Nunes: DOJ Will Turn Over Mueller Probe Documents

House Intelligence Committee Chairman Devin Nunes, R-Calif., is questioned by reporters on Capitol Hill on the ouster of Michael Flynn, President Trump’s national security adviser, in Washington, Tuesday, Feb. 14, 2017.    (AP Photo/J. Scott Applewhite)
J. Scott Applewhite/AP

House Intelligence Committee chairman Devin Nunes announced Wednesday night that the Department of Justice had agreed to turn over to the committee all documents and witnesses related to Robert Mueller’s investigation into the Trump campaign’s contacts with Russia.

“After speaking to Deputy Attorney General Rosenstein this evening, I believe the House Intelligence Committee has reached an agreement with the Department of Justice that will provide the committee with access to all the documents and witnesses we have requested,” Nunes said in a statement emailed to press. “The committee looks forward to receiving access to the documents over the coming days.”

The California Republican, a staunch Trump supporter, has repeatedly tried to redirect House Intel’s own investigation to targets other than the president. Nunes has focused in particular on intelligence gathered by research firm Fusion GPS in the form of a dossier of raw intelligence that was leaked to Buzzfeed a year ago.

Nunes stepped down from the probe in April amid investigations that he had disclosed classified information, leaving the probe’s leadership with fellow Republican Mike Conaway. But Nunes continued to use the committee’s subpoena power in August to request documents related to the FBI’s own involvement in putting together the dossier, which the Bureau has said do not exist.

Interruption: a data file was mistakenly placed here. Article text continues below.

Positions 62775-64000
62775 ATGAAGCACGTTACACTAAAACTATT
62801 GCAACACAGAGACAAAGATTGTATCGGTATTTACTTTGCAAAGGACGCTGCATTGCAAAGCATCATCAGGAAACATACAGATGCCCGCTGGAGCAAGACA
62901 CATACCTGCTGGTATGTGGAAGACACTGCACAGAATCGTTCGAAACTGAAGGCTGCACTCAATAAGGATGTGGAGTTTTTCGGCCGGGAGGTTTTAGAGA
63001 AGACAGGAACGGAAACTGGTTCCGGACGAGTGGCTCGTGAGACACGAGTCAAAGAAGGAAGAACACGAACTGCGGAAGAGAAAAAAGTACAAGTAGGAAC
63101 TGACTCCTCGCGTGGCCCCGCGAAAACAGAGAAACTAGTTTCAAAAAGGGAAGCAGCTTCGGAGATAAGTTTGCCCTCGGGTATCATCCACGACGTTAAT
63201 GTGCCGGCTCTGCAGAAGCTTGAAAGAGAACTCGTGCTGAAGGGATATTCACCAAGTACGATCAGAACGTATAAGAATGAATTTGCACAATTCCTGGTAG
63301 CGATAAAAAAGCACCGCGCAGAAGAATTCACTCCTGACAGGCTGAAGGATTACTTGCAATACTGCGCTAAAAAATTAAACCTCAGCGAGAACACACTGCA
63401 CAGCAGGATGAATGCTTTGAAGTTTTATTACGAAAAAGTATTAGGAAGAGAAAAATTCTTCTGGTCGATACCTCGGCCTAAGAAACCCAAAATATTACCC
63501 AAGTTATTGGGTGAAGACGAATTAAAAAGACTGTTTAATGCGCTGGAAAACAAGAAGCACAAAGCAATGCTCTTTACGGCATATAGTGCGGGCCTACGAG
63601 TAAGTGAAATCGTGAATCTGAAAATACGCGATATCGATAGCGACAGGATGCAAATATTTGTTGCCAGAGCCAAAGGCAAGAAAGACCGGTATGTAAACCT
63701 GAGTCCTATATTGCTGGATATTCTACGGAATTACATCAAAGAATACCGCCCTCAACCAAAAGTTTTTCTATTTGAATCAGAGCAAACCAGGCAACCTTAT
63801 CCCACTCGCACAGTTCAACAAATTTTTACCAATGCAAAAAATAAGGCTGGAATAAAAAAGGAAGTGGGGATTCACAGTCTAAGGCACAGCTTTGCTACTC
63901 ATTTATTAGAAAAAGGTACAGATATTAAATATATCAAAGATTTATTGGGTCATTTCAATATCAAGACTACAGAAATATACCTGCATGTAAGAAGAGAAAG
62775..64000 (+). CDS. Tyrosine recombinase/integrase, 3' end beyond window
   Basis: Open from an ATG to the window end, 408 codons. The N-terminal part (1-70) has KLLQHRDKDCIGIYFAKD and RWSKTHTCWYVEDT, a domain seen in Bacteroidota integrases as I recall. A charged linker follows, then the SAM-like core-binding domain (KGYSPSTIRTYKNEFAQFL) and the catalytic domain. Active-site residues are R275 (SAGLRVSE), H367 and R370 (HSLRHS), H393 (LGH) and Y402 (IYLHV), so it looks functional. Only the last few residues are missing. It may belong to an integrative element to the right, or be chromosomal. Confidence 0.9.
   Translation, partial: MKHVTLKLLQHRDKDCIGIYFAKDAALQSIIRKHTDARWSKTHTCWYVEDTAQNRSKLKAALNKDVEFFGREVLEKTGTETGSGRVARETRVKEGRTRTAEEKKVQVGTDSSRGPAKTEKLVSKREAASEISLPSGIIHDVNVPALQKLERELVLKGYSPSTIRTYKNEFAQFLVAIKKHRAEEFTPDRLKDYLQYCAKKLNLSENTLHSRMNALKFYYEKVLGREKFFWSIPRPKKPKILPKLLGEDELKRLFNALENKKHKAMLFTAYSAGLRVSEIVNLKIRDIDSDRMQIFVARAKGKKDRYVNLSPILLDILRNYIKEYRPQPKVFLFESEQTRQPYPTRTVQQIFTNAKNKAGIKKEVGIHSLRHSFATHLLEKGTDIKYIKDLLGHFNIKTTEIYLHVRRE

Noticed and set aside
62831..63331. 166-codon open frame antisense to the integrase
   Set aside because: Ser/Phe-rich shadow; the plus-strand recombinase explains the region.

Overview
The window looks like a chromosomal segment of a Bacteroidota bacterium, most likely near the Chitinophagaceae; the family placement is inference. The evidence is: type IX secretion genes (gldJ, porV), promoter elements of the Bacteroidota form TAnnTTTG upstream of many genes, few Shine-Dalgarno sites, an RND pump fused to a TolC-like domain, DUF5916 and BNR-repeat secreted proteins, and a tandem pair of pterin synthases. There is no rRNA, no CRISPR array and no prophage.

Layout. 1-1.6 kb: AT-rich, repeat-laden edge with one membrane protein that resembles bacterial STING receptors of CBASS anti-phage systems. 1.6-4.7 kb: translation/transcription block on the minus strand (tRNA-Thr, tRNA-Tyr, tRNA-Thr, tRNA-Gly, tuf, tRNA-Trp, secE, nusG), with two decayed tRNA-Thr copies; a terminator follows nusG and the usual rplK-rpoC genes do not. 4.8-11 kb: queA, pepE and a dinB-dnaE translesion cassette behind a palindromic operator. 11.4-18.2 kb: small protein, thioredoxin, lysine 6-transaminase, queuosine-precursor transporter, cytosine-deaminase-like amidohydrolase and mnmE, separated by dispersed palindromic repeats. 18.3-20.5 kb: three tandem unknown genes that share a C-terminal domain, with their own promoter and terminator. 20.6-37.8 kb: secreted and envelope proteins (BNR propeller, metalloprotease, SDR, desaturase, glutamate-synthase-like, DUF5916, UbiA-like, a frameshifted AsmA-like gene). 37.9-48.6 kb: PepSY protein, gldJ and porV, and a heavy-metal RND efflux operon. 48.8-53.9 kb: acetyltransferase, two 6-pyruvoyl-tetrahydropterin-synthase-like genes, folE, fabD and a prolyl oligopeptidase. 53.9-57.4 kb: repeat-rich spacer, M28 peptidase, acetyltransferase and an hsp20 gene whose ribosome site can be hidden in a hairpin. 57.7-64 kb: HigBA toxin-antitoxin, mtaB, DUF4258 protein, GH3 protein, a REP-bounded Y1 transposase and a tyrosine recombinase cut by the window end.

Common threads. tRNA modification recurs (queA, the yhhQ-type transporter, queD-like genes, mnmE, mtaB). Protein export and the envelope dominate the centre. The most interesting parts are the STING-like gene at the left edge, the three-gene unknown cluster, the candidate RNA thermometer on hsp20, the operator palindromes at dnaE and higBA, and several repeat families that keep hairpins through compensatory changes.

The FBI also refused to respond to the subpoena with documents related to “FBI confidential human sources,” Nunes said in a letter made public last week. He also threatened deputy attorney general Rod Rosenstein and FBI director Christopher Wray with contempt of Congress, a move that drew censure from fellow Republicans.

Nunes’s ethics probe focused on his assertion that someone—he refused to say who—had told him that Donald Trump was under surveillance by American intelligence during his campaign. Nunes later backed down from the statement and was cleared of any wrongdoing by an ethics investigation in December, though in September, CNN reported that former Trump campaign chairman Paul Manafort had indeed been wiretapped as a result of a classified FISA warrant.

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